To gain preliminary insight about these and related issues, we surveyed a small group of game educators (14 respondents) recruited through the Gamesnetwork mailing list and personal networks. The intention was to explore what methods instructors are developing for navigating copyright restrictions in videogame pedagogy, particularly in the context of the increase in online teaching during the pandemic.[12] Most of the anonymous respondents (8) identified as teaching game studies or contextual studies, with slightly fewer teaching game development (4) and design (2) respectively. We recorded responses from anglophone contexts such as the UK, North America, and Australia, as well as from Germany, South Africa and Malta. Only about a third of respondents (5) indicated that their home institution employs a librarian with expertise in videogames licensing issues. Asked whether their institutions had licensing agreements or subscription services with game developers that would be the equivalent of educational licenses for audio-visual content, most instructors (7) replied in the negative; only 3 replied yes, and 4 did not know. The majority of respondents noted that streaming platforms are important to their online teaching practice, with 11 instructors indicating that they use YouTube and Twitch, despite the issues we outlined above.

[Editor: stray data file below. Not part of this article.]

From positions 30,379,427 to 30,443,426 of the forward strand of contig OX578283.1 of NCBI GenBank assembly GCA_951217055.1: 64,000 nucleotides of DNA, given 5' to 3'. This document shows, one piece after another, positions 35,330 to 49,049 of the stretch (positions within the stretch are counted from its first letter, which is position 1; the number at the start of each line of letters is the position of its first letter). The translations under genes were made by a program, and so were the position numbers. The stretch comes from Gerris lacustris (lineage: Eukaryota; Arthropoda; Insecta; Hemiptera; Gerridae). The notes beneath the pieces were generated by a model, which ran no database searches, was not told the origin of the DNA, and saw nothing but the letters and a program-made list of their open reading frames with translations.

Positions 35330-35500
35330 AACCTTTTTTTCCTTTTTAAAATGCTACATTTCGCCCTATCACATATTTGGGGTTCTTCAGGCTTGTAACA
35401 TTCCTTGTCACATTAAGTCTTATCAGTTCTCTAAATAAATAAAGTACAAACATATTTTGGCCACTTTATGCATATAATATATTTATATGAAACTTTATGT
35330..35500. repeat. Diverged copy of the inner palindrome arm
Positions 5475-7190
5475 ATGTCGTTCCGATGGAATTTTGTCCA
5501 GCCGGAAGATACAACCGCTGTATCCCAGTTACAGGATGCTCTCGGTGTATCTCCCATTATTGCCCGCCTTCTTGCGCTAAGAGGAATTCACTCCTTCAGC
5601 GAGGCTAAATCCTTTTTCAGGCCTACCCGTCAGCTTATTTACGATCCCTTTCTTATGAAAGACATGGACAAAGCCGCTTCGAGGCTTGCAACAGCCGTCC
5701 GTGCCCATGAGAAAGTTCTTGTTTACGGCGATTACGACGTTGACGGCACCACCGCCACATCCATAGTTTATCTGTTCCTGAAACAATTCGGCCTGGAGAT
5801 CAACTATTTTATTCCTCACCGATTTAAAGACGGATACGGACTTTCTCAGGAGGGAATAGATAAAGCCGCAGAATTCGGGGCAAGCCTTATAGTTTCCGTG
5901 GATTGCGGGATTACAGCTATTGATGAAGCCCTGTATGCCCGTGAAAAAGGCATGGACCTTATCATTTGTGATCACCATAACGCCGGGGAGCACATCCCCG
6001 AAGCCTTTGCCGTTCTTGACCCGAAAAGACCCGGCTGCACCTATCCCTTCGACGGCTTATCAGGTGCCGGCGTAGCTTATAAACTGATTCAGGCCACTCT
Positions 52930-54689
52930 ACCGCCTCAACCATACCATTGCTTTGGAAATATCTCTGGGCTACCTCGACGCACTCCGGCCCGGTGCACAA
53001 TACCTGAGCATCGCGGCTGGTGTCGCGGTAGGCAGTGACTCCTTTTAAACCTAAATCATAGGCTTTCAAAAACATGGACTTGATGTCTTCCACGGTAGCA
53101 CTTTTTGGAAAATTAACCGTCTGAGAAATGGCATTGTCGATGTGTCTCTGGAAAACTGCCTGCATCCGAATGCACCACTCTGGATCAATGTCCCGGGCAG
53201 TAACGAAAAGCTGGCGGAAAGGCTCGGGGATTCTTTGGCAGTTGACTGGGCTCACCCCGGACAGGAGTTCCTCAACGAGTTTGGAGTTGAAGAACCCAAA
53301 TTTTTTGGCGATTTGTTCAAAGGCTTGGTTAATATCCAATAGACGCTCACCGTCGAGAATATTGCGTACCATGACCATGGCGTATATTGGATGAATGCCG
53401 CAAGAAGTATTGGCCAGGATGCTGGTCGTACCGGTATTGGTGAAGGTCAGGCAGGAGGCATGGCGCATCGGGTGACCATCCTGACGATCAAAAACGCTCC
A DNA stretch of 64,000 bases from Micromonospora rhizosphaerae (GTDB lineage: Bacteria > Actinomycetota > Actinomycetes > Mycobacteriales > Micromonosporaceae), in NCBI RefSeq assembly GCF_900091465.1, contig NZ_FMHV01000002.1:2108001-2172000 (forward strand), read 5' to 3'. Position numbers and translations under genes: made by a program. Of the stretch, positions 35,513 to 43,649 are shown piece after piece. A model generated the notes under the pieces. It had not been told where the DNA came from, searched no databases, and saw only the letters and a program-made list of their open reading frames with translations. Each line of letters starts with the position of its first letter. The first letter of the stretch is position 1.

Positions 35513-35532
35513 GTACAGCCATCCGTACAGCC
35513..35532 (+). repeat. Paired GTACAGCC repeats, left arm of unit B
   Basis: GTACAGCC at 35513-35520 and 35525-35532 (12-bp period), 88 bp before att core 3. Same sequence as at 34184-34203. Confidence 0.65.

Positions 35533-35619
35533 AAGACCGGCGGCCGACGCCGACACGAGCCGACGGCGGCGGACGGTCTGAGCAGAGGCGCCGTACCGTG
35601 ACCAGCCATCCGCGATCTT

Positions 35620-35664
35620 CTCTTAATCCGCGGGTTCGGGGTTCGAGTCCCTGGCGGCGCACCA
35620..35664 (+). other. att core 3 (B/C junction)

Qualitative responses to additional survey questions suggested that with little time and resources, educators are identifying issues as they arise, and are developing a variety of emergent tactics and solutions in response, depending on their area of teaching and differing levels of professional support available at their institution. Many agreed that the shift to online teaching strongly impacted their teaching practice. For example, one respondent noted that while they had previously allowed students to play games on the instructor’s own laptop in order to compensate for the lack of institutional/educational licenses, this was no longer possible in online teaching contexts. Another instructor noted that to make up for the lack of remote access to games, they now run livestreams in which they themselves play the games and provide commentary, with the result that what once had been a student-led seminar now felt more one-sided. One instructor also noted that their online teaching practice has led to copyright ‘strikes’ on YouTube.